Blown To Bits

The MBTA Goes High-Tech

Friday, August 29th, 2008 by Harry Lewis

The Boston area public transportation system, known as the MBTA or the “T,” got some bad publicity¬†recently¬†for hauling several MIT students into court because they were planning to explain publicly the security ¬†deficiencies of the T’s fare card system. (See my previous blog posts here, here, and here.) Last week,the T finally admitted that the students were right: the security of the fare card system was poor.

In a gesture to use the latest in communication technologies to improve riders’ experience, the T announced that it is working on a new system that will announce the arrival time of the next train¬†on video screens, and maybe even text-message that information to riders’ cell phones. The WCVB report explains, “The MBTA is currently seeking bids for the multimillion-dollar project, which is still several years away from implementation.”

Running any public transportation system is hard work. The systems are antiques, funding is variable, unions can retard progress. So any modernization should be celebrated.

BUT: When I heard this story it reminded me of something. I checked my old email and found this exchange from October 1998 — ten years ago — with David Malan, who was at the time a senior in Harvard College:

David to me:

I thought I’d show¬†you something I finished writing this weekend. ¬†‚Ķ¬† it’s a shuttle-schedule-type program ‚Ķ¬†it’s been used by 150+ students already! ¬†:)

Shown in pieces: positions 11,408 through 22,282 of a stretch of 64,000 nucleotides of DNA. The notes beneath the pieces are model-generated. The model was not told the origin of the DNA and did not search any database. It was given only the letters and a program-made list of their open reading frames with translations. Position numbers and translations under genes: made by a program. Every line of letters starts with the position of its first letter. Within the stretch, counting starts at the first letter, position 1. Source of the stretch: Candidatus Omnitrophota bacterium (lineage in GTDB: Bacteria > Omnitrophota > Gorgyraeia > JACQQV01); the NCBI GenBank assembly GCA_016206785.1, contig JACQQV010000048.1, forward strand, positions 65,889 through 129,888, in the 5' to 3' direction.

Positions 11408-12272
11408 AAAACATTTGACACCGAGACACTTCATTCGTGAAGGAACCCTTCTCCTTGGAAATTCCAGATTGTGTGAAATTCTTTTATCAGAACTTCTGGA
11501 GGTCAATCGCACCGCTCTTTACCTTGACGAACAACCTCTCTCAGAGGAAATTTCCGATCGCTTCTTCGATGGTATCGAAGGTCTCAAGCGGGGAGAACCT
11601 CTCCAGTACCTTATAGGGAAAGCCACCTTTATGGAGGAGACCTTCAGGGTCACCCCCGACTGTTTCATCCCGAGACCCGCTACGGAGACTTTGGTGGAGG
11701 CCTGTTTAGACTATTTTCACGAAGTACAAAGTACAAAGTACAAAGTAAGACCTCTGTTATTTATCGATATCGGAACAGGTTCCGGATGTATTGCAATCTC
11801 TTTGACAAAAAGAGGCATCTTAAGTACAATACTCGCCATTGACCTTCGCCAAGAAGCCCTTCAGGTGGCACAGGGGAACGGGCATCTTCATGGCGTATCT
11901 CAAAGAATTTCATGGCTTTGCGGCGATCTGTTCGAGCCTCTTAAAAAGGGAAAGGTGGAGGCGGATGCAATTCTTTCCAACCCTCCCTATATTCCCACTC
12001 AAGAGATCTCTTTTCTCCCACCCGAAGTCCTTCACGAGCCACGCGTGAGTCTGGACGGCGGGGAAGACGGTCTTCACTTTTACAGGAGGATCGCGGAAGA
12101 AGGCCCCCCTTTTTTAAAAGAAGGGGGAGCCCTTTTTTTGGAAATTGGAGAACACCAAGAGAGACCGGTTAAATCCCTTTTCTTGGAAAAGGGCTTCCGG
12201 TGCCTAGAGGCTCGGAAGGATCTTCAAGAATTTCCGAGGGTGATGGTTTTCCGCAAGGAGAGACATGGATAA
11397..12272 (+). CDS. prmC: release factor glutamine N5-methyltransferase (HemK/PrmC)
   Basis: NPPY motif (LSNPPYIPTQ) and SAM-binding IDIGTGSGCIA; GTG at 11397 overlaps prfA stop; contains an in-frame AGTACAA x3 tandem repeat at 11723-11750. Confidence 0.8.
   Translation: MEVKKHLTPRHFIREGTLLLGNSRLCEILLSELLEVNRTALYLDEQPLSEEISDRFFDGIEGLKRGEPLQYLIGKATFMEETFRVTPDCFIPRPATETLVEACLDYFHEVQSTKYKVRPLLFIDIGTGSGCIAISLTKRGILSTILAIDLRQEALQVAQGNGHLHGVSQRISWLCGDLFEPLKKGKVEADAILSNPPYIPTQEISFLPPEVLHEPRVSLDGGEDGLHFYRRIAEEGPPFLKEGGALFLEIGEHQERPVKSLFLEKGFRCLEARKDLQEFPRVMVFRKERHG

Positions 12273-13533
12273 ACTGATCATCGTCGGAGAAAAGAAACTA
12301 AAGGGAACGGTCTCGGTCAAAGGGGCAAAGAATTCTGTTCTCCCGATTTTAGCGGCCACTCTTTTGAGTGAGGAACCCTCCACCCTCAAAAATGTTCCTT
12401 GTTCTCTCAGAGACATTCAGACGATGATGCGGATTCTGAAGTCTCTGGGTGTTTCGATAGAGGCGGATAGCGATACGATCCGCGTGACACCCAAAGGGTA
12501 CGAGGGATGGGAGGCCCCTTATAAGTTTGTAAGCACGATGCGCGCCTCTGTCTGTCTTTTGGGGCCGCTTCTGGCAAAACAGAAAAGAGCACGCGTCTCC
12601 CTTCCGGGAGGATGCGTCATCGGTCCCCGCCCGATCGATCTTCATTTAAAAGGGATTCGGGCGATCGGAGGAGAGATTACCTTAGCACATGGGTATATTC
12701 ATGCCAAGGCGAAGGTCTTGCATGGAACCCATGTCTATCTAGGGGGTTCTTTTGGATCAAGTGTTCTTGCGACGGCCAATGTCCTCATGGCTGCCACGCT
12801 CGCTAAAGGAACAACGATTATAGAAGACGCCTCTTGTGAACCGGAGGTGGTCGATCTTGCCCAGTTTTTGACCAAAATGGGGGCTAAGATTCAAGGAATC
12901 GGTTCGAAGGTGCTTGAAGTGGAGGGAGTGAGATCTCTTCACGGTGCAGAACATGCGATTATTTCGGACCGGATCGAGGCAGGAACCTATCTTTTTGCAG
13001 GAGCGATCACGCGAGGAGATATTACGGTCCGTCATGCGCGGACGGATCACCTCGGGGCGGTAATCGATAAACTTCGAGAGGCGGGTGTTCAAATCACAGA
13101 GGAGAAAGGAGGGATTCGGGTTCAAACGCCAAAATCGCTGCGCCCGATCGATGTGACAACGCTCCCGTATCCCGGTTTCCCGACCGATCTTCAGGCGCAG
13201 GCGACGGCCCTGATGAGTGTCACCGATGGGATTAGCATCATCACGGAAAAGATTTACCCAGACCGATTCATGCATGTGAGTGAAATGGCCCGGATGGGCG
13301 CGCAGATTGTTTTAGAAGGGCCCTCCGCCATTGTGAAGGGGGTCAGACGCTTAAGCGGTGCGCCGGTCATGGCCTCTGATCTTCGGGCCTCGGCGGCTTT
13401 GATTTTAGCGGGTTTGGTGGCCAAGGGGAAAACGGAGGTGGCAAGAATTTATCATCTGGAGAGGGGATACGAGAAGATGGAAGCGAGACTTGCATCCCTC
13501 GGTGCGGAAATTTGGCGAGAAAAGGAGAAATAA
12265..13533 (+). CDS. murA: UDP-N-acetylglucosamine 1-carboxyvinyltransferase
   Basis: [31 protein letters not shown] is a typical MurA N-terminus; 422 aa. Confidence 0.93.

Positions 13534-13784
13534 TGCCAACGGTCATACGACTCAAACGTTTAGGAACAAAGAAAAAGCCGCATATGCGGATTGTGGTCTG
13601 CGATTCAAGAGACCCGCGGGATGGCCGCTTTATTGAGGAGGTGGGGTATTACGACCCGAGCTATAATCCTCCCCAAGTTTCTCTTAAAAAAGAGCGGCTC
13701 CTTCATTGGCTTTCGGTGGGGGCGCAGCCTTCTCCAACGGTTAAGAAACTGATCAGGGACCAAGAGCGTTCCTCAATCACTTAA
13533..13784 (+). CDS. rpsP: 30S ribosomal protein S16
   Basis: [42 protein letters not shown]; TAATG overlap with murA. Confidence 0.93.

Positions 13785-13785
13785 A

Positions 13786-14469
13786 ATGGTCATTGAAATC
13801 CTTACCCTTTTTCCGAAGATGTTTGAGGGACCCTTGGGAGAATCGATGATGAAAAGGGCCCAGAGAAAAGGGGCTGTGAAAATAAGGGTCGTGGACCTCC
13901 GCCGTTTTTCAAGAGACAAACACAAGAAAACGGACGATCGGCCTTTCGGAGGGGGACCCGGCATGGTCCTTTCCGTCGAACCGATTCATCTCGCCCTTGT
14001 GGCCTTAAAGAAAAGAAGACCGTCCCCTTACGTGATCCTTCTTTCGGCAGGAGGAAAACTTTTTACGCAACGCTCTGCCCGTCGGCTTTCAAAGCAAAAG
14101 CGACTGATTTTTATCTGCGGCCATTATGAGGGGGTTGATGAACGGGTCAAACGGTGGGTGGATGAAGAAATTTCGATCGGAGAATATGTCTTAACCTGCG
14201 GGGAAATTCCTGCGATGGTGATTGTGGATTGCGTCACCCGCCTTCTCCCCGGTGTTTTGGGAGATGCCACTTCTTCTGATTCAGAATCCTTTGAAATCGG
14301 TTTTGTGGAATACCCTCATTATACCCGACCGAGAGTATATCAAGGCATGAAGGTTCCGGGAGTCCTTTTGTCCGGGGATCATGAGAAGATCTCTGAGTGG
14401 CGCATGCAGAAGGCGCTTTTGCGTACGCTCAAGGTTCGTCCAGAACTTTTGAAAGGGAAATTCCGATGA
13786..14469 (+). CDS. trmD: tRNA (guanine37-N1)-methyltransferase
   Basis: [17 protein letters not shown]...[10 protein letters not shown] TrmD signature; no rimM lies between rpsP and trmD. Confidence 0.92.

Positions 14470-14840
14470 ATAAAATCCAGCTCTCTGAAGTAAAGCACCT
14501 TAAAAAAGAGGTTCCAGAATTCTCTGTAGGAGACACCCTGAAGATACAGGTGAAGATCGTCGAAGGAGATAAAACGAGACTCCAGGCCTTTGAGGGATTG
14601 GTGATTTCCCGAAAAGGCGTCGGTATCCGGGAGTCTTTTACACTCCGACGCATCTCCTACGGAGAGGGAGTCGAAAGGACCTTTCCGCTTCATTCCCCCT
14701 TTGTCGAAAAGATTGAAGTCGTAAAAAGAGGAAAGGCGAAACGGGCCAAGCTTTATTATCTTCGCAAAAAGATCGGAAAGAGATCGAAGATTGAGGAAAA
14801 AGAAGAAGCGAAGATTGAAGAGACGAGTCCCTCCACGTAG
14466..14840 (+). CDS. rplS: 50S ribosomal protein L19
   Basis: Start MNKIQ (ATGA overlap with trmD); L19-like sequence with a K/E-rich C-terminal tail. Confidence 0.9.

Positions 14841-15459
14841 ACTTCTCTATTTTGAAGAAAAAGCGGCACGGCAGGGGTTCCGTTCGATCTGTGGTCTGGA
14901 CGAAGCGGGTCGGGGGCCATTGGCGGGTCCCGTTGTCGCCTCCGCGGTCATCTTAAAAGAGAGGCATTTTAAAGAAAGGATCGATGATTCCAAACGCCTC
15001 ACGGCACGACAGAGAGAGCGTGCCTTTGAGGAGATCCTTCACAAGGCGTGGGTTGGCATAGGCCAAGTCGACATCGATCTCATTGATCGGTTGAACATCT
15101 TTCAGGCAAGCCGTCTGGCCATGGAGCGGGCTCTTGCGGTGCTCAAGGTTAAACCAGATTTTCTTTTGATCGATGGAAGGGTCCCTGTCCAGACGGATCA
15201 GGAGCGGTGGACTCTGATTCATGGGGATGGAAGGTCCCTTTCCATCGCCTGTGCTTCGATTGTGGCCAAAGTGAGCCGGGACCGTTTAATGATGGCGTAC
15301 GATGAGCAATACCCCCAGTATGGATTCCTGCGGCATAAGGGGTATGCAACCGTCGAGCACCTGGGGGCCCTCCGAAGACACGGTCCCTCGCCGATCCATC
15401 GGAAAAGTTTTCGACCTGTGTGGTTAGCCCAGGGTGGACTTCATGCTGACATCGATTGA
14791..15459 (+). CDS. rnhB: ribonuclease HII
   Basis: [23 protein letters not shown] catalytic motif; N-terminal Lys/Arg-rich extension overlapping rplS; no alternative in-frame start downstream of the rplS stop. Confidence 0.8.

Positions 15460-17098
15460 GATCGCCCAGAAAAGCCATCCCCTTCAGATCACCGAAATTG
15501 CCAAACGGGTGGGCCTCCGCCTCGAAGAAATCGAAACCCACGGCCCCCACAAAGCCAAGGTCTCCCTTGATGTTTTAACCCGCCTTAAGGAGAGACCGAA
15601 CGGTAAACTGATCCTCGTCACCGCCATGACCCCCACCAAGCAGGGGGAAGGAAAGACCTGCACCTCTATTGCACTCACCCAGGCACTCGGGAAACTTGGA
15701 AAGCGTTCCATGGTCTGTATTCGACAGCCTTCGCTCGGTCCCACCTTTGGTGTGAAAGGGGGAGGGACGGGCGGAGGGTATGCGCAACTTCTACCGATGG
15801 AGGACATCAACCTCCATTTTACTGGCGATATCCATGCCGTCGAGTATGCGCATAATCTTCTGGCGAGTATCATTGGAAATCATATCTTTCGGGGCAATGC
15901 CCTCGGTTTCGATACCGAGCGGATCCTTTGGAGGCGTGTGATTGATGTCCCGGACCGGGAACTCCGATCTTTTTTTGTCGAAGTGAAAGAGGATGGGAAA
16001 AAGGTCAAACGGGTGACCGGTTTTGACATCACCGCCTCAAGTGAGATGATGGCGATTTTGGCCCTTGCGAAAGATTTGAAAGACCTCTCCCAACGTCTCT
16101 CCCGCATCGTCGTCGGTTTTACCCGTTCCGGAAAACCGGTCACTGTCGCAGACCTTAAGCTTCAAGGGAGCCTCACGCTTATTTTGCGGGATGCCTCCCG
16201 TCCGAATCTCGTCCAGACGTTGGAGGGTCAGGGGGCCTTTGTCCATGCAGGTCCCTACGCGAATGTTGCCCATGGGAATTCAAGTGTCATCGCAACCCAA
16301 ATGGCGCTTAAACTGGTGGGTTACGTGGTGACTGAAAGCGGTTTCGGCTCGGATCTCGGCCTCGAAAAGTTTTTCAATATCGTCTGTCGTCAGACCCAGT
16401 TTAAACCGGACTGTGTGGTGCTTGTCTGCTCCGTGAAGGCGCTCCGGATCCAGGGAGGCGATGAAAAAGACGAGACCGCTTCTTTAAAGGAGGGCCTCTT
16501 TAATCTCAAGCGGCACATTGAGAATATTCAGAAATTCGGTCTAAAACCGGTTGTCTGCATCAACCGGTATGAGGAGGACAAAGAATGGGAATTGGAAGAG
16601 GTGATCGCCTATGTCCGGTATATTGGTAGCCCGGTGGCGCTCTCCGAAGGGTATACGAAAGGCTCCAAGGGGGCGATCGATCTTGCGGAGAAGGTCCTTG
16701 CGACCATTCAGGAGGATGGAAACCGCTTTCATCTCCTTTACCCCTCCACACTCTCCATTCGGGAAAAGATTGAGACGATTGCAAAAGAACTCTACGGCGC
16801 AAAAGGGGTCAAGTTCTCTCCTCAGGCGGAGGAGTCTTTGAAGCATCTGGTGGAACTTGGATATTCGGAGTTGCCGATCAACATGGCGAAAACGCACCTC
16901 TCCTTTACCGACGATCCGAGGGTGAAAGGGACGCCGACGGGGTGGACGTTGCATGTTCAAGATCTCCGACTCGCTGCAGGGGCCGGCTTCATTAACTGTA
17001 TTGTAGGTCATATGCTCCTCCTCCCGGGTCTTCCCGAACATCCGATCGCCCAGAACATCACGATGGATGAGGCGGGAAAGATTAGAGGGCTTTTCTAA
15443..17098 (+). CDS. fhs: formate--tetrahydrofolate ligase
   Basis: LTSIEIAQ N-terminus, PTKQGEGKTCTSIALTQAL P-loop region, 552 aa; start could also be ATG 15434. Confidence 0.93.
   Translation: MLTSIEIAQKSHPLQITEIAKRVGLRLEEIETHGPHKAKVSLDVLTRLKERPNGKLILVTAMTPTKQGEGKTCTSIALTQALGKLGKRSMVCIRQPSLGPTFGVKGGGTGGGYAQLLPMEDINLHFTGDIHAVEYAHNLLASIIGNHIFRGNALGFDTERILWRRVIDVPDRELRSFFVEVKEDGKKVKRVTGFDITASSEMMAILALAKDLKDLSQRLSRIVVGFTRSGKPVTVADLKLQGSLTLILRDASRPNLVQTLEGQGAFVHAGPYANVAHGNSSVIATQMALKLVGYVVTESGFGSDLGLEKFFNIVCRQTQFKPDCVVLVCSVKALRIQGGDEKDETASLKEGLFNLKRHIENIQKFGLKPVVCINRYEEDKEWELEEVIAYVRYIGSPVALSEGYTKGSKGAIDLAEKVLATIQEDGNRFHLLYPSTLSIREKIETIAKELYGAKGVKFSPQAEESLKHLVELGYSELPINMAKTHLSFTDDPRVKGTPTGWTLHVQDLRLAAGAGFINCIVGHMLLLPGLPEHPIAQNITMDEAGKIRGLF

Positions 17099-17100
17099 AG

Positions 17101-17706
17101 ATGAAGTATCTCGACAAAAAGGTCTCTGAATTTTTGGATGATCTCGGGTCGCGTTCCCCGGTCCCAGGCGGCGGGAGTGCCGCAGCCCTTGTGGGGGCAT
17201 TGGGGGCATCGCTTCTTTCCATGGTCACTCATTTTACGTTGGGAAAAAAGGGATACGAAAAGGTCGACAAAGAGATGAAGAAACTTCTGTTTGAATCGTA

That is, it enabled Harvard students to track the shuttle buses that run around campus so they could decide whether it was faster to walk than to wait. Me to David:

It is neat! Congratulations for your enlightened application of technology in the service of the citizenry.

David went on to get his PhD at Harvard and is now on our faculty, teaching our very popular introductory computer science course. If the T wants to hire someone who is reliable and skilled, and a decade ago did something on a smaller scale that is very much like what they are planning, I’d highly recommend him! And I’ll bet he’d charge fewer multis of millions than the T will wind up paying.

Here is a 1998 Crimson story about Shuttleboy. To be fair, it wasn’t really the same thing as what the T wants now; couldn’t have been, in those days before ubiquitous cell phones and global positioning systems. But text messaging was added to the Harvard system a year ago, and as you can see by looking here, it also now has GPS and shows you where the shuttles are on a Google map.

This problem just isn’t hard enough for the big play the the T is giving it.

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